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Imaging of the urinary tract: the role of CT and MRI.

Hiorns MP - Pediatr. Nephrol. (2010)

Bottom Line: Computed tomography (CT) and magnetic resonance imaging (MRI) are increasingly valuable tools for assessing the urinary tract in adults and children.The use of CT and MRI should therefore be tailored to the patient and the clinical question.For the scope of this article, the advantages and disadvantages of these techniques in children will be considered; different considerations will apply in adult practice.

View Article: PubMed Central - PubMed

Affiliation: Great Ormond Street Hospital for Children - Radiology Department, Great Ormond Street, London, WC1N 3JH, UK. hiornm@gosh.nhs.uk

ABSTRACT
Computed tomography (CT) and magnetic resonance imaging (MRI) are increasingly valuable tools for assessing the urinary tract in adults and children. However, their imaging capabilities, while overlapping in some respects, should be considered as complementary, as each technique offers specific advantages and disadvantages both in actual inherent qualities of the technique and in specific patients and with a specific diagnostic question. The use of CT and MRI should therefore be tailored to the patient and the clinical question. For the scope of this article, the advantages and disadvantages of these techniques in children will be considered; different considerations will apply in adult practice.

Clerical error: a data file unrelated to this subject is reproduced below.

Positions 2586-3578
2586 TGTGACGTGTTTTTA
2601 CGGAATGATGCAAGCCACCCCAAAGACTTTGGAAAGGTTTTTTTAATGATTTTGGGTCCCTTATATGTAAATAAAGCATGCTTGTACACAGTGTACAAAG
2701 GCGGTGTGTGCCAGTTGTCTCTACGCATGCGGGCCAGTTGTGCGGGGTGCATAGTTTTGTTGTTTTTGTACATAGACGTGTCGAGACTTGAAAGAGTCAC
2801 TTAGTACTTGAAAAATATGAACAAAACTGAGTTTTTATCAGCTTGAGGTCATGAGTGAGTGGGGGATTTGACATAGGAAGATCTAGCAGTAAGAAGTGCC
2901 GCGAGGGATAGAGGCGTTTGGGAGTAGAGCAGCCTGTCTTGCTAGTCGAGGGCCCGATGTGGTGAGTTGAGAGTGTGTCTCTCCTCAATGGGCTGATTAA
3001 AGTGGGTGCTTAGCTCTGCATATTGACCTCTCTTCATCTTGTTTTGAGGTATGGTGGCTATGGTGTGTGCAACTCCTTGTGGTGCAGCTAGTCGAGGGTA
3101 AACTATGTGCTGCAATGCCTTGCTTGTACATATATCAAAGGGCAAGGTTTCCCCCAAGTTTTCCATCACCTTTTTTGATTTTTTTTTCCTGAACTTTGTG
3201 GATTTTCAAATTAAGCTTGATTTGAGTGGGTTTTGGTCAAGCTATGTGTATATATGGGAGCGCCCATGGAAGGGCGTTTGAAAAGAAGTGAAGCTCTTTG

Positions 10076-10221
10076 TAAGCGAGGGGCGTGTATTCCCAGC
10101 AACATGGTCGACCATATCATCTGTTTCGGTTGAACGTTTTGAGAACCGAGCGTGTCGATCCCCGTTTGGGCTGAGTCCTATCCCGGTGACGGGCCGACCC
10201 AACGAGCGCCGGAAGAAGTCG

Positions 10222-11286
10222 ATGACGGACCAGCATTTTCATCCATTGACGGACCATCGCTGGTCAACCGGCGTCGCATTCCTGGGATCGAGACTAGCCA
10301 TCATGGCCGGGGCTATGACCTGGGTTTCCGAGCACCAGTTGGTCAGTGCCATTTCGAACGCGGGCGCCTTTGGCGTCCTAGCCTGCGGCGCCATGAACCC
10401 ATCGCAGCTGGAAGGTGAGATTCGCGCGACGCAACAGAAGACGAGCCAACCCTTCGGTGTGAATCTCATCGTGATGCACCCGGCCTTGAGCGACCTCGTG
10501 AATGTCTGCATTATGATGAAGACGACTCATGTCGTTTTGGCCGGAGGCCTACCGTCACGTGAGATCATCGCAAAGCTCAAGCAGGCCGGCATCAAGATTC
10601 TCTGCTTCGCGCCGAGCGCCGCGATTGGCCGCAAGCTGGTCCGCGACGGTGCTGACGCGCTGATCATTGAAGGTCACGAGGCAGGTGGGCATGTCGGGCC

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Related in: MedlinePlus

Computed tomography: Reconstructed 3D images showing the complicated anatomy of the urogenital tract in a 3-month-old girl with a cloacal anomaly; the entire urogenital system is demonstrated in one study
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Fig5: Computed tomography: Reconstructed 3D images showing the complicated anatomy of the urogenital tract in a 3-month-old girl with a cloacal anomaly; the entire urogenital system is demonstrated in one study

Mentions: Very complex urogenital anomalies, such as cloacal anomalies in female patients, are usually imaged by US and fluoroscopy in the first instance, but further cross-sectional imaging is invariably required. MRI may offer satisfactory depiction of the anatomy, but frequently, the workup has to occur very soon after birth so that an intermediate management plan can be made before definite surgery can be performed when the infant is older. In this situation, MRI is rarely able to offer sufficient spatial resolution to allow full understanding of the anatomy in these very small patients. In a few very select cases, CT, with a combined distal loopogram and micturating cystogram performed at the time of the scan, as well as contrast intravenously with the scan delayed to excretory phase, can offer exceptional 3D visualization of the entire urogenital tract (Fig. 5). There is little value in a conventional CT alone in these cases, and the routine use of CT is absolutely not advocated.Fig. 5